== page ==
Without a significant acquisition through the first few weeks of the free agency period, the New York Islanders will be searching internally for production next season. There are some significant holes to fill, with several free agents not yet brought back and the recent trade of Devon Toews to the Colorado Avalanche.
Islanders fans and coaches alike will be hoping that several players can step up to continue the success the team experienced in the Toronto bubble this summer. Here’s a look at who should be feeling the pressure going into the 2020-21 season.
The anticipated arrival of goaltender Ilya Sorokin will finally happen next season. The Russian netminder signed a one-year entry-level contract in July, followed by an extension that runs through next season. The Islanders will have to pay their presumed goaltender of the future again next summer, and his price tag will be dependent on how he performs in North America.
A third-round pick in 2014, the Islanders are hoping that their patience with the KHL star will pay off next season. The question becomes, how well will his past dominance translate to the rigors of the NHL?
Perhaps no Islander has had a better offseason so far than Noah Dobson. After the trade of Devon Toews, general manager Lou Lamoriello made it clear that the move was possible because of the confidence the team has in the 20-year-old defenseman. It remains to be seen how much of the vacant ice time will be taken over by Dobson, but the availability of a top-six role gives him the potential for a breakout season.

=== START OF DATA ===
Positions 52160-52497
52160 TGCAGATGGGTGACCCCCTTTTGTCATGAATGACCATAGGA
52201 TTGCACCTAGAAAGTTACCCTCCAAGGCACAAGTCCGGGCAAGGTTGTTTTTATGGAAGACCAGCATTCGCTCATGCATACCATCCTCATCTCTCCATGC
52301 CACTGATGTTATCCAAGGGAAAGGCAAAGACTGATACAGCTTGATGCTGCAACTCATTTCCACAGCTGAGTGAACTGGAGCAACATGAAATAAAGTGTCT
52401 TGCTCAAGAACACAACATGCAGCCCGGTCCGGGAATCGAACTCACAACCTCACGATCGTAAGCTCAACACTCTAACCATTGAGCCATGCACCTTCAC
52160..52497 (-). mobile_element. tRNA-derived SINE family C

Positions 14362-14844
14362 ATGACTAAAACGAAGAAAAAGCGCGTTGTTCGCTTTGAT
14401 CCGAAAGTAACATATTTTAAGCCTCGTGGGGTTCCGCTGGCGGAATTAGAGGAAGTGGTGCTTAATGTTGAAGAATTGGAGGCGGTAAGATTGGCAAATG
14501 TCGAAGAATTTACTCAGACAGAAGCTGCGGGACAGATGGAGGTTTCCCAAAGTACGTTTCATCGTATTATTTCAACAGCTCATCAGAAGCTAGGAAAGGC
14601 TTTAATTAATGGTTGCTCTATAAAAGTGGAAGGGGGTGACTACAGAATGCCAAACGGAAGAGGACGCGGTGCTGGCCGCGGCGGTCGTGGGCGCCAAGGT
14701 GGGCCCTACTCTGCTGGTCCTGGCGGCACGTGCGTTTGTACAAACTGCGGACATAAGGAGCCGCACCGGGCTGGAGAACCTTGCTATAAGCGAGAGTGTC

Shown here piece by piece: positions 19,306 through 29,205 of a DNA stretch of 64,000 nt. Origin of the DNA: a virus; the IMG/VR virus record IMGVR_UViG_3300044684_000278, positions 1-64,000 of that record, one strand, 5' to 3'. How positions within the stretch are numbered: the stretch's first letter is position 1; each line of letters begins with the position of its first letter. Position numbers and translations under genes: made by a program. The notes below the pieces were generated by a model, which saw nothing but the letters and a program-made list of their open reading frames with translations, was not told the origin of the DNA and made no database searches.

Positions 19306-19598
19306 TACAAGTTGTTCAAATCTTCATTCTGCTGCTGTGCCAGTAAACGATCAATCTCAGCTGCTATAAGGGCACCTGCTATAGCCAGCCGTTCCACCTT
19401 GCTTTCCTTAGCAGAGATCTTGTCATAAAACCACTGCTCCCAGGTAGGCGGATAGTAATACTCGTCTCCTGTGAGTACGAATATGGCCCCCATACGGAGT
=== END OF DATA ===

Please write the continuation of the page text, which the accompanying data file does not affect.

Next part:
Dobson’s performance next season will be crucial in both his development and his future with the team. With two years left on his entry-level contract, the former first-round pick will need to prove that he’s worth keeping around. An underwhelming performance this upcoming season could make the Islanders less inclined to extend him after his two years are up.
An important factor will be who Dobson plays with for the majority of his minutes during the 2020-21 season. After spending time on a pairing with veteran Andy Greene in the post-pause training camp and in his only playoff appearance, this pair looks to be the most likely should Greene return.
All signs are pointing to Greene returning to the Island, which would avoid putting Dobson on his weak side, something that caused the youngster’s play to falter in the past.
Bellows has been trying to become a regular in the NHL since the Islanders made him a first-round selection in the 2016 NHL draft. So far, all he has to show for it are eight games last season, albeit impressive ones. Aside from his brief stint with the Islanders, Bellows has found himself with AHL Bridgeport for the majority of his professional career, with numbers that don’t exactly drop jaws.
Bellows has scored goals, which was his noted strong skill coming out of the draft, but has otherwise struggled to a minus-36 rating through two seasons in the AHL. A strong training camp and a longer trial period with the big club should be the top priority for the young winger, who should be looking to increase his value before seeking a deal next summer.
Few Islanders have been scrutinized as much as Andrew Ladd has been during his time with the Islanders. Ladd signed with the Islanders in 2016 after several very productive seasons as the captain of the Winnipeg Jets but has yet to have the same impact wearing blue and orange. There are several forward spots available in the lineup, and Ladd will need to have a good showing in camp and the early season if he wants to earn one of them. This may be his last opportunity to earn a payday, as the end of his current deal with the Islanders could also be the end of his playing career.
The fact that Ladd is one of the top five highest-paid forwards on the team doesn’t help his case. He has reportedly been shopped around quite frequently this offseason and could become a buyout or trade candidate next offseason if he is still on the team by then. With new deals due for Anthony Beauvillier, Adam Pelech, and Sorokin, cap relief could be found by getting Ladd’s contract out the door. Many forwards whose production has not met their price tag have been bought out and signed for fractions recently, and another poor season from Ladd could see him join the list.